She didn’t remember. Glace knew that her mind would forget him. He knew that she wouldn’t be able to come back and see him again without Gladys leading her back home. It didn’t make the pain any less though. “Myra.” Gladys waited by the bank, looking up at the sky. The stars were coming out, and he had a large decision in front of him. Even though it had been some time since they had seen each other, it wasn’t as far back as she believed it to be.
“You didn’t come home.”
Glace watched as his mother popped up out of the water. “Mother.”
“What is it? What’s wrong, Glace?” She swam over by the shore. “I know you, something’s wrong. Tell me?”
“Myra came back.” Those three simple words made his mother nearly fall backward in the water. “She needs help.”
“Gladys actually told her the way back here?” His mother patted his leg. “Wonderful! She should be just the right age. Does she have someone?”
“She didn’t . . . I don’t think she even remembered me. Let alone how we left everything.” It was just a pipe dream anyhow. “I can’t think about that anyhow. She’s a princess and I was just her guard. It was my desire for something more that led Gladys to taking her away from me.”
“That’s not true. Gladys could not pack her up in one night. Gladys must have been doing something for weeks.” His mother patted his leg again. “Things aren’t hopeless.”
“It’s been six years.” Glace bent down further, almost wanting to crawl into the comfort of the water. “I bet her whole life has changed. She must be done with high school by now. Off to that human thing called college or working. She has a life now, and I don’t know anything about it.”
“Didn’t you ask?”
“I sent her away. I needed time to think.” Glace stared up at the moon. “She is still just as beautiful as the first time we met. Her hair, it’s even getting some of the royal silver and white crested into it. It’s light, but I see it. Her eyes are as beautiful as the rippling waters of an ocean. They feel like home.”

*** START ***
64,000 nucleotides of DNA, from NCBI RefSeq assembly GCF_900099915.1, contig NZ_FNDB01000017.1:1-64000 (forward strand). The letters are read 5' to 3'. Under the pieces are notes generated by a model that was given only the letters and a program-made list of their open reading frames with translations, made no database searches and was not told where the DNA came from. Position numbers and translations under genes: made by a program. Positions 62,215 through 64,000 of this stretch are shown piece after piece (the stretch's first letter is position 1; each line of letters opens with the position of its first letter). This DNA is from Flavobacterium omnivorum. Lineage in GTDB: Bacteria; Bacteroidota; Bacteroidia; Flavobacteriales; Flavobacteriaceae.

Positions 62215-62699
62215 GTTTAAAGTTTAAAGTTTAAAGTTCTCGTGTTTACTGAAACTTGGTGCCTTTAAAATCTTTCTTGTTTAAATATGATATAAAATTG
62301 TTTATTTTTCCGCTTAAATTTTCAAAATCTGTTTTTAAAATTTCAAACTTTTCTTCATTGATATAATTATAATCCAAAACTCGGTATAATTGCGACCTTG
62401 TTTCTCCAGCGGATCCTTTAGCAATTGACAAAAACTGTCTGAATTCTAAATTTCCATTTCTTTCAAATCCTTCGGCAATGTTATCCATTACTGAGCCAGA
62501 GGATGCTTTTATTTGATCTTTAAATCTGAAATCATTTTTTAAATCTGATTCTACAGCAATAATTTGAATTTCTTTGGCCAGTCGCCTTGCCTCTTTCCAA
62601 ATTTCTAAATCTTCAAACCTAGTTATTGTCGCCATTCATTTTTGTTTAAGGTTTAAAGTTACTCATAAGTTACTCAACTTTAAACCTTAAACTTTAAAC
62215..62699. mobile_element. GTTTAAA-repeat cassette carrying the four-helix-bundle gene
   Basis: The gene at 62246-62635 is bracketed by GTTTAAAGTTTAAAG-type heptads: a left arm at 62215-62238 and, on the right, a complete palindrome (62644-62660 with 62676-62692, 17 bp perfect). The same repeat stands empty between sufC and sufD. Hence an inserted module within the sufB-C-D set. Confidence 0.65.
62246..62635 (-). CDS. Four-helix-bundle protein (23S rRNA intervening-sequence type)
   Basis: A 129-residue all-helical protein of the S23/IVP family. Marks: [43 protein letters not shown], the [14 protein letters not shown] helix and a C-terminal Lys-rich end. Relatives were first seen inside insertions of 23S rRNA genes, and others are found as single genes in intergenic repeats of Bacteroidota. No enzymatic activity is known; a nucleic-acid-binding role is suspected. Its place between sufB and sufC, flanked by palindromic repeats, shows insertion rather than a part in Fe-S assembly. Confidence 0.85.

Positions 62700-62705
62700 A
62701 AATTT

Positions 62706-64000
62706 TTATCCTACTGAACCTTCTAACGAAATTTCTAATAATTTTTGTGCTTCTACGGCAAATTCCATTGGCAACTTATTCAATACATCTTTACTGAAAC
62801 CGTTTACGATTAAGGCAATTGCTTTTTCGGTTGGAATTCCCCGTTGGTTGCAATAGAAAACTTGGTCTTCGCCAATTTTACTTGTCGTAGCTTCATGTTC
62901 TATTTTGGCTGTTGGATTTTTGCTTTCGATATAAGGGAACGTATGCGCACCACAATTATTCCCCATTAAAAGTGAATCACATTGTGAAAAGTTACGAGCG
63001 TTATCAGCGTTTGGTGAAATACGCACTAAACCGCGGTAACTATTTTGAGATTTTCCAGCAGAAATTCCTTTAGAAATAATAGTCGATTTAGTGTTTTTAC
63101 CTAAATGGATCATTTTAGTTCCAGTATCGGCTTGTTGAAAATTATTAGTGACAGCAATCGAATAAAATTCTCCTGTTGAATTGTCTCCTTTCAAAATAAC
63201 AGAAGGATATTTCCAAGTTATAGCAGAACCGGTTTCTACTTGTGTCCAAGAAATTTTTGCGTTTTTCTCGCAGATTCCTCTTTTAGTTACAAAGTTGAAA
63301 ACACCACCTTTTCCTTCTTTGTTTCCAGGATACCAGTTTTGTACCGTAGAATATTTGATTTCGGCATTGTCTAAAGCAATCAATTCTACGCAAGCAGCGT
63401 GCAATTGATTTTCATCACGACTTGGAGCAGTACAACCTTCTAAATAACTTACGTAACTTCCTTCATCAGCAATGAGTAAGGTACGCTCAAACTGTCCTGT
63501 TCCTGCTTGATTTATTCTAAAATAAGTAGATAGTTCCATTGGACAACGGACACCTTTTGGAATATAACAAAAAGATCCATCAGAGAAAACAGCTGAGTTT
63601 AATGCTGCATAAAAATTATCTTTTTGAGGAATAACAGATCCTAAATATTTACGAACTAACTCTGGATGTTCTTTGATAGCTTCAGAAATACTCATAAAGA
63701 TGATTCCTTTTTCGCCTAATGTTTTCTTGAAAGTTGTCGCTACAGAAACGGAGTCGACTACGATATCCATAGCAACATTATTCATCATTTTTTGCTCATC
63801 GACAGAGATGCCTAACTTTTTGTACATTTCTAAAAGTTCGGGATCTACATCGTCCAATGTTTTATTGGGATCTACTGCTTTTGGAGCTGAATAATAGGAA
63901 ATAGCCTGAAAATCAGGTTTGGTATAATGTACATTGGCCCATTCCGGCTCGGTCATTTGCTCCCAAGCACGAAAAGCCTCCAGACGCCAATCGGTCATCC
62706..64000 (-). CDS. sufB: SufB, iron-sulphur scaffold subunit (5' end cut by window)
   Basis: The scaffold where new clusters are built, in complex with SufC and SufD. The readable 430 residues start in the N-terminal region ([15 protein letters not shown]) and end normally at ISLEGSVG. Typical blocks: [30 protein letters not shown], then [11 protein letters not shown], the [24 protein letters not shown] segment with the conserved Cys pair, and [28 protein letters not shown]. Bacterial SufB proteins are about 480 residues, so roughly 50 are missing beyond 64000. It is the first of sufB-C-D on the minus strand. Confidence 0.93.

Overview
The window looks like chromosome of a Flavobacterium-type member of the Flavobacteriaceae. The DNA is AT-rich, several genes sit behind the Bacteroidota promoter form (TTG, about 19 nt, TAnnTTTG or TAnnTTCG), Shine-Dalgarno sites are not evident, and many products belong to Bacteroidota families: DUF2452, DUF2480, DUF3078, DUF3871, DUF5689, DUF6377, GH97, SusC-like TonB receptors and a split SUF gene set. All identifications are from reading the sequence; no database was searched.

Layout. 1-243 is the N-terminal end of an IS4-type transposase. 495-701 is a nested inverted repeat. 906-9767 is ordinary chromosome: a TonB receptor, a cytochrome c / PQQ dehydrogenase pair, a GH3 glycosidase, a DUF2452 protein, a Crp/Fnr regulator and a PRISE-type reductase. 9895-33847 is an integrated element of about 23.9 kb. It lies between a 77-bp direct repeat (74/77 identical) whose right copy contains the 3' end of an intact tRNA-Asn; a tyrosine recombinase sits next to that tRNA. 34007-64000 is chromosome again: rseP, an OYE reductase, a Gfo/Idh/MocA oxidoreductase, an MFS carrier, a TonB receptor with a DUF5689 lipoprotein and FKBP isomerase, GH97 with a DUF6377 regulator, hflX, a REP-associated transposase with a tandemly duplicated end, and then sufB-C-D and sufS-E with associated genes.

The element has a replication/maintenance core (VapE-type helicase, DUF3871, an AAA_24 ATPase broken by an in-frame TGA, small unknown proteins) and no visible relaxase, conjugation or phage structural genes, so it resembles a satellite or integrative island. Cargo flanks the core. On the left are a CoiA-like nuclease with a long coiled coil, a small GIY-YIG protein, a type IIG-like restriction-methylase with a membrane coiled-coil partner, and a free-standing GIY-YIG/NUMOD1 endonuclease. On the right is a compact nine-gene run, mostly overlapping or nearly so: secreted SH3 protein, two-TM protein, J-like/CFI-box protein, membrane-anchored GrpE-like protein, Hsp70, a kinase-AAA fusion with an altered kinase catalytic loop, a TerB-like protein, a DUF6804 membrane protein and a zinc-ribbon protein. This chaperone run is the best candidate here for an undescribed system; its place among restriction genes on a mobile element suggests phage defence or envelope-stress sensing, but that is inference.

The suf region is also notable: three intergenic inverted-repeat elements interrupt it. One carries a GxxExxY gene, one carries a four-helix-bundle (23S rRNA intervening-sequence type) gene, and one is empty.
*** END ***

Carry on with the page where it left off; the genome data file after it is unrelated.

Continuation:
“Why did you send her away so quickly?” his mother asked him. “Glace. You don’t want her to go far away and forget again.”
“I warned her if I wasn’t back by morning to see her, that mean I wasn’t coming back.” Glace shook his head. This would not be easy for his mother to hear. “King Sandolias III has a death mark on her.”
“What?” His mother exclaimed. She hopped onto the dry land, her fins half in the water. “What do you mean?”
“Somehow, she angered him. The Castles of the Sands can be a cruel world. We know that.” He met his mother eye to eye. “Being as a human in the Castles of the Sands, I believed her always to be safe. She accidentally knocked down one of their castles they had claimed. They must have sensed the truth of her.”
“She is dead then.” His mother looked down into the water. “I am sorry. I know it’s been six years since you last saw each other, but I know you cared so deeply for her.”
“I can’t let it end this way.”
“There’s no choice, Glace.”